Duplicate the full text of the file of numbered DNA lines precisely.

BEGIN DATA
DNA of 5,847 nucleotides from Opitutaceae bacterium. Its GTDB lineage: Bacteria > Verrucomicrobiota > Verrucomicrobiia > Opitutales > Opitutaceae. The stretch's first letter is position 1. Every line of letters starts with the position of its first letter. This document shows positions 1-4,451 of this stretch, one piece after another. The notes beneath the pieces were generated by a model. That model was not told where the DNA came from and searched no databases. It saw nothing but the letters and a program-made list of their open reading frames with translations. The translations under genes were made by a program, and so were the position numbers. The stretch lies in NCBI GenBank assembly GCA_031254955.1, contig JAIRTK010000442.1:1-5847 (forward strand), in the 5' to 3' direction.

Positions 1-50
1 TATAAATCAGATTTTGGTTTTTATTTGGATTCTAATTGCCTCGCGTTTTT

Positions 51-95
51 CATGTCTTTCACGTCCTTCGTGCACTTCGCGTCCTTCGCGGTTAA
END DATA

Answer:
DNA of 5,847 nucleotides from Opitutaceae bacterium. Its GTDB lineage: Bacteria > Verrucomicrobiota > Verrucomicrobiia > Opitutales > Opitutaceae. The stretch's first letter is position 1. Every line of letters starts with the position of its first letter. This document shows positions 1-4,451 of this stretch, one piece after another. The notes beneath the pieces were generated by a model. That model was not told where the DNA came from and searched no databases. It saw nothing but the letters and a program-made list of their open reading frames with translations. The translations under genes were made by a program, and so were the position numbers. The stretch lies in NCBI GenBank assembly GCA_031254955.1, contig JAIRTK010000442.1:1-5847 (forward strand), in the 5' to 3' direction.

Positions 1-50
1 TATAAATCAGATTTTGGTTTTTATTTGGATTCTAATTGCCTCGCGTTTTT

Positions 51-95
51 CATGTCTTTCACGTCCTTCGTGCACTTCGCGTCCTTCGCGGTTAA